The organization's child sponsorship program plays a vital role in this partnership, with donors from the United States sponsoring more than 7,700 girls and boys. In addition to sponsorship, World Vision operates other programs that benefit communities in Niger.
"A dollar today goes a lot farther than $10 tomorrow," said Laura Blank, World Vision's emergency communications director. "In fact, the U.N. has estimated that an early response to the Niger food crisis several years ago would have cost just $1 per day to prevent malnutrition -- as opposed to the $80 per day cost once the international response finally began. Fighting drought before it happens is simply good aid."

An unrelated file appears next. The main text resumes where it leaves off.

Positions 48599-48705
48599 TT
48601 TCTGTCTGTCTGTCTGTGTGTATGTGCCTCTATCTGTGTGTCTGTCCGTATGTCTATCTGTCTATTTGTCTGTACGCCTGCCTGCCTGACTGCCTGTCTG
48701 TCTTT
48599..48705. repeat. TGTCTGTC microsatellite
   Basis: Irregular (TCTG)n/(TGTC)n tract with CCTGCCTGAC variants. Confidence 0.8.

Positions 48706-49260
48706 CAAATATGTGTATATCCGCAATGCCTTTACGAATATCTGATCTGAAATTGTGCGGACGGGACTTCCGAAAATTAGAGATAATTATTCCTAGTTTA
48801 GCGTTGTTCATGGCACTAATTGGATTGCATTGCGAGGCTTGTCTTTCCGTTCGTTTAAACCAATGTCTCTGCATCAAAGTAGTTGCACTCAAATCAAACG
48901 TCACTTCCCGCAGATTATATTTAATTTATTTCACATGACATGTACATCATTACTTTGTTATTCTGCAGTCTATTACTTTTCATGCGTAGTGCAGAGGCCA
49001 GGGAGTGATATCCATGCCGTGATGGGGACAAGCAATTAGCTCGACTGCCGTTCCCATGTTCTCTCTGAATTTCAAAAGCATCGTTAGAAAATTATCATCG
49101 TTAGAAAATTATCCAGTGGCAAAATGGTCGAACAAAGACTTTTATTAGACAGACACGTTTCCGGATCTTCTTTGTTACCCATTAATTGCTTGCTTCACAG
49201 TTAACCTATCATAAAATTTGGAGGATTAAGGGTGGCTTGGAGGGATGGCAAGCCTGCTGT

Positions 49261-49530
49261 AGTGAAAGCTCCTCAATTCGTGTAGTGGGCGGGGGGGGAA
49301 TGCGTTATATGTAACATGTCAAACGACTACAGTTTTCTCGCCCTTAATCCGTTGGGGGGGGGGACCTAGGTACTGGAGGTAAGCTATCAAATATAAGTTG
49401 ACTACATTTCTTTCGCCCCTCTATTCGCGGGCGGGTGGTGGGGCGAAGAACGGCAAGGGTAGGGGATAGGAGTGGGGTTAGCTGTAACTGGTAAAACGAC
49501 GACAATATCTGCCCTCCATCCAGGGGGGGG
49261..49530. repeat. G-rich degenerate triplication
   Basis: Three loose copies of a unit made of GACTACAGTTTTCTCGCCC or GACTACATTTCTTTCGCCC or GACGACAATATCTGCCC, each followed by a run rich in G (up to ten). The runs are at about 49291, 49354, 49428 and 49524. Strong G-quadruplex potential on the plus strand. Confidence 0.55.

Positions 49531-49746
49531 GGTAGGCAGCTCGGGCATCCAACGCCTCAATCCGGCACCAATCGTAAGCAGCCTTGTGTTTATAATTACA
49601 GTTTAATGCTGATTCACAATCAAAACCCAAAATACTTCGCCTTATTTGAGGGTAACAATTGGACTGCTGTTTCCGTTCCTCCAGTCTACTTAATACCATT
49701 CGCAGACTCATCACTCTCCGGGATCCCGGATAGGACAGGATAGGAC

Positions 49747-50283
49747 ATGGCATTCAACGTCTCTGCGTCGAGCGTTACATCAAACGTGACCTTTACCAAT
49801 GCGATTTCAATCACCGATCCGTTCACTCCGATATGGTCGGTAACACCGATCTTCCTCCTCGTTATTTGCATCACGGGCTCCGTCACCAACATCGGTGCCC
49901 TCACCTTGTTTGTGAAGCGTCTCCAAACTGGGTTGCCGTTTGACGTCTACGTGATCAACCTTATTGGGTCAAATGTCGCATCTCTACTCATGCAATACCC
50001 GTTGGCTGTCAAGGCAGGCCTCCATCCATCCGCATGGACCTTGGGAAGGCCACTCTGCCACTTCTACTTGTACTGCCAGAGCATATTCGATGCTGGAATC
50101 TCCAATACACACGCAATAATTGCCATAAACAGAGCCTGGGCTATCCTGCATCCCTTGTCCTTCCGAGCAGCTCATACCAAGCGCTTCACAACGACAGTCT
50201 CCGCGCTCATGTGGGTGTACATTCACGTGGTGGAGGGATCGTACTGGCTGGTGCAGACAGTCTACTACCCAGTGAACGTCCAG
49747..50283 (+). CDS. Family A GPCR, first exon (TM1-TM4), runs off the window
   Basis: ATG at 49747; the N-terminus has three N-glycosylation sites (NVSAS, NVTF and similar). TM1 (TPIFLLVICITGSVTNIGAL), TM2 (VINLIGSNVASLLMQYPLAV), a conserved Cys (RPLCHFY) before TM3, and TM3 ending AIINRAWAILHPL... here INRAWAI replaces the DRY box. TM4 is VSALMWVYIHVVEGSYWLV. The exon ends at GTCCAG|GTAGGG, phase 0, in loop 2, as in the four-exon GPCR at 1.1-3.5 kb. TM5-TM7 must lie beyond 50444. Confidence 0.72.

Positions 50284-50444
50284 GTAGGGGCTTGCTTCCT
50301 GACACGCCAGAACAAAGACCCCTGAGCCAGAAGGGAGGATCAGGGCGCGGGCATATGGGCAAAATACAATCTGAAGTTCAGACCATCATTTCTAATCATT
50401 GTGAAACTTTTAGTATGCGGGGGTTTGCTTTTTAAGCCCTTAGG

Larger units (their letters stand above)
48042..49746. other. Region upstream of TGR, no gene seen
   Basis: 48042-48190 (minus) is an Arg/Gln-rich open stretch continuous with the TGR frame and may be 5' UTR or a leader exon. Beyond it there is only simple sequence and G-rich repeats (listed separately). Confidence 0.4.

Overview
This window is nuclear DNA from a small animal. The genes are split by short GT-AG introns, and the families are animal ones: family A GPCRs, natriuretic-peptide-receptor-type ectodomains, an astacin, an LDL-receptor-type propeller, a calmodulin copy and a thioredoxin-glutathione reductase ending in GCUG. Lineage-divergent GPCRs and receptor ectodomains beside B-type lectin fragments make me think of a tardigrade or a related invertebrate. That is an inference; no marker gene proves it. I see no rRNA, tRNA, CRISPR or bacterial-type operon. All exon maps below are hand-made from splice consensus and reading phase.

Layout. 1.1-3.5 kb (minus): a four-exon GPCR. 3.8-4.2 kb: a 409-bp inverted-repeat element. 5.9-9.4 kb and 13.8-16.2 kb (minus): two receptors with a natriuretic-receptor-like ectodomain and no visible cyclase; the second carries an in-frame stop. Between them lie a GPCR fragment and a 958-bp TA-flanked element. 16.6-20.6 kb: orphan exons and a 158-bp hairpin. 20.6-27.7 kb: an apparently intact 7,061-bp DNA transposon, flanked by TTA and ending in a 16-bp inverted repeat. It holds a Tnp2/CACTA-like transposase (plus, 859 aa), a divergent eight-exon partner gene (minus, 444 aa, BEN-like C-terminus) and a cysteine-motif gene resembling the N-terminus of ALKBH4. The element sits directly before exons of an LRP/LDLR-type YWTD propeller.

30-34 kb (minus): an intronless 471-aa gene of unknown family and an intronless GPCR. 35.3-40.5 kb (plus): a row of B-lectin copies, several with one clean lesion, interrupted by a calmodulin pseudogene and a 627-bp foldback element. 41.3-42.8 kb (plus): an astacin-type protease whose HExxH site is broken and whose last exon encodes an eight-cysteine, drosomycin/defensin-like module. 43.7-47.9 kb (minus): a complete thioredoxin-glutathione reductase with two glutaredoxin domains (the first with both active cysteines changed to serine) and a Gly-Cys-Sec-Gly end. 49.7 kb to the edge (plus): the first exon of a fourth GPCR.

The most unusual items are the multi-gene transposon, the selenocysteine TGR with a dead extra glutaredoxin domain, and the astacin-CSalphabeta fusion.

To donate to World Vision, click here or call 1-888-56-CHILD (1-888-562-4453)
Concern Worldwide is an international, non-governmental humanitarian organization dedicated to reducing extreme poverty, with more than 3,200 personnel working in 25 of the poorest countries in Africa, Asia, and the Caribbean.
Concern has been working in Niger since 2003 and has responded to previous food crises in the country in 2005, 2008, and 2010. As the first signs of crisis started to emerge in 2011, Concern rolled out early prevention programs in the country's worst-affected areas to increase people's economic and food security.
Concern has been working in eastern Chad since 2007 and following a nutrition assessment in early 2012, Concern launched an emergency response program to lessen the impact that the failed harvests will have on the poorest and most vulnerable.